It''s weird that I was so into doing the right thing, but now I''m like hmmm... maybe I don''t care on this one? As a Science teacher with 7 years of higher education under my belt, it kind of irks me that the mathematically incorrect phrasing is the proper way to do it


haha, oh well!

another question: Does the time have to be on a separate line from the year? I see that as the example, but does it have to be that way?
The time does have to be seperate as it should go:

Date: on Saturday, the twenty second of August
Year: two thousand and nine
Time: at three o''clock in the afternoon

Hope that helps!
 

Guilty Pleasure

Brilliant_Rock
Joined
May 16, 2008
Messages
1,114
dreaming, thanks for your response!


My invitation currently reads,

"Saturday, the eighteenth of July
Two thousand nine at five o''clock"


I could change it to,

"Saturday, the eighteenth of July
Two thousand and nine
at five o''clock"

but we''ll see. The designer put it into two lines, and I think it might just look better the way she has it since it''s less lines.
 

dreaming of the day

Shiny_Rock
Joined
Jun 12, 2008
Messages
480
Date: 3/27/2009 3:03:12 PM
Author: Guilty Pleasure
dreaming, thanks for your response!


My invitation currently reads,

''Saturday, the eighteenth of July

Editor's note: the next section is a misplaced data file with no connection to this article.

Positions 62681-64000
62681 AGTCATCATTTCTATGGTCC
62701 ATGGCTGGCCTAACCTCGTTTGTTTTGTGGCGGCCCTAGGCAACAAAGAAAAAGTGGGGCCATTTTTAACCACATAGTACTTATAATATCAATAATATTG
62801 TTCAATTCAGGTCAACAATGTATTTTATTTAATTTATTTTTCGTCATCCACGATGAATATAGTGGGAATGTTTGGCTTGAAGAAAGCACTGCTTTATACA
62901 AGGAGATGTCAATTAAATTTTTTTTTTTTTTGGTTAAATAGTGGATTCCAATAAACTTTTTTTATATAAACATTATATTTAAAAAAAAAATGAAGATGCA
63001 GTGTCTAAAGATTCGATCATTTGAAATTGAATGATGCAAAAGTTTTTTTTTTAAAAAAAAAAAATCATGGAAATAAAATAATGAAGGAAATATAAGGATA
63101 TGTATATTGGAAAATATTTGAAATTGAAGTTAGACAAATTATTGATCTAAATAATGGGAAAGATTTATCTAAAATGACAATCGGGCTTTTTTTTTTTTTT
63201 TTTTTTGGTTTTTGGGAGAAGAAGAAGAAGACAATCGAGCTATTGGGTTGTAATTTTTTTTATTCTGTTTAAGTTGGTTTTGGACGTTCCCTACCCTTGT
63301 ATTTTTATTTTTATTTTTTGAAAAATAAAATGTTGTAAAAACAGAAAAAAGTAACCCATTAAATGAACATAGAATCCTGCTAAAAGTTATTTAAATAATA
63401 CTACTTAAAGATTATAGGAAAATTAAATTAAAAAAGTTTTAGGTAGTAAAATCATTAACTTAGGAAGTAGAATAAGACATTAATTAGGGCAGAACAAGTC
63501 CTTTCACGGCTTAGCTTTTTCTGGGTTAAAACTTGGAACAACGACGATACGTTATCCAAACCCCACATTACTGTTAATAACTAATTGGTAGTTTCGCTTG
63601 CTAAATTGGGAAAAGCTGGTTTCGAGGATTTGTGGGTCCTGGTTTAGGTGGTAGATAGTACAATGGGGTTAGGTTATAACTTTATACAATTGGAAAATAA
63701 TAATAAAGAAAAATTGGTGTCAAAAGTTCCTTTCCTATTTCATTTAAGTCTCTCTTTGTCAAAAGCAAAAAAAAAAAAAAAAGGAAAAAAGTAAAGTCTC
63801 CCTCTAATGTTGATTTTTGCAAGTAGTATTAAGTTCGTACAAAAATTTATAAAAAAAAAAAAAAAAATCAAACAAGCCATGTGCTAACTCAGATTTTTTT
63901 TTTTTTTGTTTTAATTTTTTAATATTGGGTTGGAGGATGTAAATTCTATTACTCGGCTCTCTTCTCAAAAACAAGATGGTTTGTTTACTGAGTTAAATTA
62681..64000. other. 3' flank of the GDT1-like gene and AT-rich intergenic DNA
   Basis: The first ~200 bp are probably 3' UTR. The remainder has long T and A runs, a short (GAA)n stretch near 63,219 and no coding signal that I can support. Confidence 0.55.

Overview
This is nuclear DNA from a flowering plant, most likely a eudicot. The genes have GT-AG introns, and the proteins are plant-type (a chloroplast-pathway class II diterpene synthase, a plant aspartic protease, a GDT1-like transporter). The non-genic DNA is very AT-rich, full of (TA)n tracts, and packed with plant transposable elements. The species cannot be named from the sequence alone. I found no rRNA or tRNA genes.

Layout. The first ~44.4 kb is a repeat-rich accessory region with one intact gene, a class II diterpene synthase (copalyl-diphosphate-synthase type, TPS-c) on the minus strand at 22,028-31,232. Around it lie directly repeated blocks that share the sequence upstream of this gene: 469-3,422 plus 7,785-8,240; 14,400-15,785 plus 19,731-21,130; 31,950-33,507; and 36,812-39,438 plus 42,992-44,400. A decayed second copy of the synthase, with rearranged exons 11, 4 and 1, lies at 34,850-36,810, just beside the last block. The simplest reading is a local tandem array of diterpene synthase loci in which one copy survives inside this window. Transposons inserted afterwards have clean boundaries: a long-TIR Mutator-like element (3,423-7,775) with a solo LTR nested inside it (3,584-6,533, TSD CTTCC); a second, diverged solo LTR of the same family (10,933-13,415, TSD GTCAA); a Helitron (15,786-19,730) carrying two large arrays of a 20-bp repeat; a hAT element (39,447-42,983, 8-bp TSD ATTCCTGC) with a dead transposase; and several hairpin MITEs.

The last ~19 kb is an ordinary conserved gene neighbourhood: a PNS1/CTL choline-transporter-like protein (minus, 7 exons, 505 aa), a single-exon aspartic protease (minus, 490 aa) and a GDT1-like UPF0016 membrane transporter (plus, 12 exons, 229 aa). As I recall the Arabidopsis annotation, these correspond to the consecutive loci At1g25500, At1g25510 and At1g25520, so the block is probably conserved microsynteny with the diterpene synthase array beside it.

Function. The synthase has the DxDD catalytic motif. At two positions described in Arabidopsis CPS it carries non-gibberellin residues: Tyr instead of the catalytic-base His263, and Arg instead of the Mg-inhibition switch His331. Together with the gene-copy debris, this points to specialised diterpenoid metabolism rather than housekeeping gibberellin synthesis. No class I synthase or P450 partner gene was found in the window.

Two thousand nine at five o''clock''


I could change it to,

''Saturday, the eighteenth of July
Two thousand and nine
at five o''clock''

but we''ll see. The designer put it into two lines, and I think it might just look better the way she has it since it''s less lines.
I would change it because it should read:

Saturday, the eighteenth of July
two thousand and nine
at five o''clock in the evening

Good Luck, and it is my pleasure to help you!
 
Status
Not open for further replies. Please create a new topic or request for this thread to be opened.
Be a part of the community It's free, join today!
    Push Present: Engagement Ring Upgrade
    Push Present: Engagement Ring Upgrade
    20th Anniversary Upgrade
    20th Anniversary Upgrade
    Horses for Courses: Polo Match Jewelry
    Horses for Courses: Polo Match Jewelry

Need Something Special?

Get a quote from multiple trusted and vetted jewelers.

Holloway Cut Advisor



Diamond Eye Candy

Click to view full-size image.
Top